‘Pigdogandmonkeyfestos’ is an exhibition that explores the format, content and concept of the contemporary artists’ manifesto. It does so quite intensely. Aside from the very many works that fill the walls and floor, Airspace Gallery is also regularly punctuated by short bursts of painfully loud music, coughing sounds and the cry of an unidentified animal, so loud as to make the gallery walls tremble. These sounds create an atmosphere far removed from the quiet contemplation of the gallery space. They shake things up. The works displayed are challenging, politically provocative and demanding. This is not a comfortable experience and nor is it meant to be. Despite being somewhat overwhelming, however, the exhibition is shot through with a wry humour which does nothing to detract from its political agendas.

If a manifesto is usually considered to be a self-conscious written declaration of intent and a call for change, then there are text-based works shown here that fit this model. Whether in zine format (such as BAZ’s latest newsletter and ‘Schism’), large posters, or wall vinyls, slogans such as ‘Office politics wherever you are’ and ‘You Listen, You Repeat, Your Understand’ can be read throughout the gallery. A number of works by Common Culture from their ‘Tips for Artists’ series are also shown. One posits that the social aspects of Relational Aesthetics are ‘perfectly matched to the guilty conscience of the middle class.’ Nearby, in a work by kennardphillips, David Cameron’s face is burnt away, and other pieces by Billy Childish and Harry Adams equate the well-publicised recent government funding cuts for the arts with Nazism.

Other works take a more nuanced approach to the political, and do not necessarily fit into the category of the manifesto at first glance; for instance Sarah Lucas’ concrete sculpture ‘Man Marrow.’ Though it clearly says something about sexuality and gendered identity, it is not a ‘typical’ manifesto. The exhibition therefore introduces the possibility of various forms of purely visual work such as sculpture and abstract painting being read as artists’ manifestos in their own right.

In the back room, there is a video work by Alexis Milne and Tex Royale titled ‘The Sub Nasal Chamber.’ In this, militant alien creatures wearing what seem to be brightly coloured cricket pads, masks and shoes on their hands read subverted Tarot cards, breakdance and worship unknown entities at canal locks and ruined towers. In this distorted narrative, the video at times runs in reverse and it is overlaid with triangles that contain further fragments of footage. The viewer is warned to ‘Be aware of sub-cultural paralysis,’ but precisely how one might follow this command remains ambiguous.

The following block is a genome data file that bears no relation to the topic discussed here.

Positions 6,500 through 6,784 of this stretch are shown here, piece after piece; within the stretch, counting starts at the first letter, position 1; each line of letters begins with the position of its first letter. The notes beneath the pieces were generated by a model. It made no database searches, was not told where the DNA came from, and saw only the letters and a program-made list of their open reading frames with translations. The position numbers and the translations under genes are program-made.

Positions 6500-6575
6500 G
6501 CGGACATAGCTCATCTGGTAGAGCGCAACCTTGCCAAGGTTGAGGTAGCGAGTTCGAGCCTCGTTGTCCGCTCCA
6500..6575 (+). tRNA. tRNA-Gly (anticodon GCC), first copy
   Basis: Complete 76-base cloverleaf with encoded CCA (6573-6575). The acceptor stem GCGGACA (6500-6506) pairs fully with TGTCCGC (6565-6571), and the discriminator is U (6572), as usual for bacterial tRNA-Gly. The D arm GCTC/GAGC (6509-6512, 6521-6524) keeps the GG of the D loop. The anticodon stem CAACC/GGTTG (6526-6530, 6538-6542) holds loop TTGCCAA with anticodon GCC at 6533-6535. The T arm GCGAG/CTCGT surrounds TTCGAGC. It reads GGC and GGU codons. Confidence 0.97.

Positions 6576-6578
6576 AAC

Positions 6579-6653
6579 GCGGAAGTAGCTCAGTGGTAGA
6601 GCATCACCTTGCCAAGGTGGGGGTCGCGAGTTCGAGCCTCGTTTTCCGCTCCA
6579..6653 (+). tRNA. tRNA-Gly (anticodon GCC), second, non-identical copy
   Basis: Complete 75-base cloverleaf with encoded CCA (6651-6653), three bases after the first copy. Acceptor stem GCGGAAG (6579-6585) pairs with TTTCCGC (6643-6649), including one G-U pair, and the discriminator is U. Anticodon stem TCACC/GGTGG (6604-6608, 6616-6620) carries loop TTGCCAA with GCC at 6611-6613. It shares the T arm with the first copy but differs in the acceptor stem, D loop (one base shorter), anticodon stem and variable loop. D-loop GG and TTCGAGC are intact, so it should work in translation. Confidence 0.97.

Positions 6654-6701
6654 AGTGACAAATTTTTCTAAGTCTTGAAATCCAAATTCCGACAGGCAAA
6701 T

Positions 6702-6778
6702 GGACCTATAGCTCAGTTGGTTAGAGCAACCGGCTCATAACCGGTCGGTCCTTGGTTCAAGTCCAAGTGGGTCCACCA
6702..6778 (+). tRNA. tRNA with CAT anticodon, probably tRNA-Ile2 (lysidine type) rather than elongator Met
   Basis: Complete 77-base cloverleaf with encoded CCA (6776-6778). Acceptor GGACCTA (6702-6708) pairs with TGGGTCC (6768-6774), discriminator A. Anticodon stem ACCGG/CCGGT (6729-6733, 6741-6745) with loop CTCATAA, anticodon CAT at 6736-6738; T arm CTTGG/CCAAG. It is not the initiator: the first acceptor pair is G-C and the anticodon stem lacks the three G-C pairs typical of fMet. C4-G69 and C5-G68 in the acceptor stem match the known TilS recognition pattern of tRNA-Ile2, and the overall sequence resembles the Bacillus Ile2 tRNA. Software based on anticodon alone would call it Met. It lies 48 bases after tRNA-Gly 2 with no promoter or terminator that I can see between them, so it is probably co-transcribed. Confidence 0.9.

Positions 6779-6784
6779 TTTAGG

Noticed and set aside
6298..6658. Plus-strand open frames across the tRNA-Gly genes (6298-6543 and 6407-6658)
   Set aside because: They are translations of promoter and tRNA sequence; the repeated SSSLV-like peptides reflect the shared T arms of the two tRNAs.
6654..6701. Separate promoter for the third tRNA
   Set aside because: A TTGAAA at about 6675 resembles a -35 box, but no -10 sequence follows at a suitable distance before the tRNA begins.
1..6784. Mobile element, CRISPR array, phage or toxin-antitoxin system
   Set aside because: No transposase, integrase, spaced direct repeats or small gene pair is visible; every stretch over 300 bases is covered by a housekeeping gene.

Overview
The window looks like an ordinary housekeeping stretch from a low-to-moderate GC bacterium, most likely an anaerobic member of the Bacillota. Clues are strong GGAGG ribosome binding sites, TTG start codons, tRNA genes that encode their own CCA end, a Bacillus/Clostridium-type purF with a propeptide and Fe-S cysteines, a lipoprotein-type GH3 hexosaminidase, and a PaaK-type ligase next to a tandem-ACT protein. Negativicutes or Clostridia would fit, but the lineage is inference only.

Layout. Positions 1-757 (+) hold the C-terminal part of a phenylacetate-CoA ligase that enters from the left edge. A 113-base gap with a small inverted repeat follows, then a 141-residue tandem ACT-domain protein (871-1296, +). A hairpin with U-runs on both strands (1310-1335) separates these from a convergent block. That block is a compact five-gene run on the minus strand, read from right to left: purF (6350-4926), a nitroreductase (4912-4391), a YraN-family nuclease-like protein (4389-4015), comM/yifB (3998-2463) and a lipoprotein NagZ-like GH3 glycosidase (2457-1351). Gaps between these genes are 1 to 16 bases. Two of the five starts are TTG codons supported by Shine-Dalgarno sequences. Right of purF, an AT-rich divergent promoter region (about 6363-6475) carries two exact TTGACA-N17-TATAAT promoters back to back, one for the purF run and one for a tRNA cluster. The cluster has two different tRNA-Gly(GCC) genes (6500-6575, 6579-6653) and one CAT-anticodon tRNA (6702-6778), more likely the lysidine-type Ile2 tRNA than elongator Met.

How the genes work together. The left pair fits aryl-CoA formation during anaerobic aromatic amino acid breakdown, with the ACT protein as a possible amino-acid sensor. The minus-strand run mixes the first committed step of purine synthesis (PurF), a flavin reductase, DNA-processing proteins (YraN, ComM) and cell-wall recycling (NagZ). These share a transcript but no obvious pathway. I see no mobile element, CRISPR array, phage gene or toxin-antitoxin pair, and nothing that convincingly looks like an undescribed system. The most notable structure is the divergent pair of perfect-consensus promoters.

Several works on paper by Leigh Clark, conversely, are particularly direct and controversial. These layer the catchphrases of two now notorious media figures from the ongoing Yewtree investigation over images of modernist artist Eric Gill. Revelations about Gill’s own sexual proclivities were published after the discovery of his detailed diaries, sparking public calls for his sculptures to be destroyed. Clark’s work questions the ways in which the cultural products of one popular figure might remain socially acceptable while others are no longer considered so, using the artist’s still popular Gill Sans typeface to inscribe ‘now then, now then’ and other all too familiar phrases on to Gill’s portrait.

The curators of ‘Pigdogandmonkeyfestos,’ artists Shaun Doyle and Mally Mallinson, have arranged the display to be read as one installation, despite it being composed of works by 43 different artists. Pieces are overlaid on the gallery walls, and these overlaps create direct connections and clashes between ideas. All the artists on show have worked with Doyle and Mallinson previously in the formation of two newspaper publications, also called ‘Pigdogandmonkeyfestos.’ Their visual and text-based conversations continue here.

This eclectic exhibition pushes the importance of individual authorship into the background and the effect is compounded by the difficulty the visitor has in following the roughly drawn galley plan and identifying individual works. The exhibition is therefore composed of many voices. There is an eschewing of certain art museum conventions and an assertion of alternative viewpoints, and these are values that, in fact, one might expect from an artist-led gallery such as Airspace.

The exhibition literature states that the curators do not aim to present a genre defining body of research. Instead, it would seem that ‘Pigdogandmonkeyfestos’ offers the viewer a set of possibilities, posing provocative questions about the manifesto as a mechanism and how it might optimistically or aggressively be utilised to raise consciousness, confront a problem or enact a change in the status quo.

PIGDOGANDMONKEYFESTOS (curated by Shaun Doyle & Mally Mallinson)
AirSpace Gallery, Stoke-on-Trent
2 May – 7 June 2014

Published on this is tomorrow, 14 May 2014

Photography by Glen Stoker


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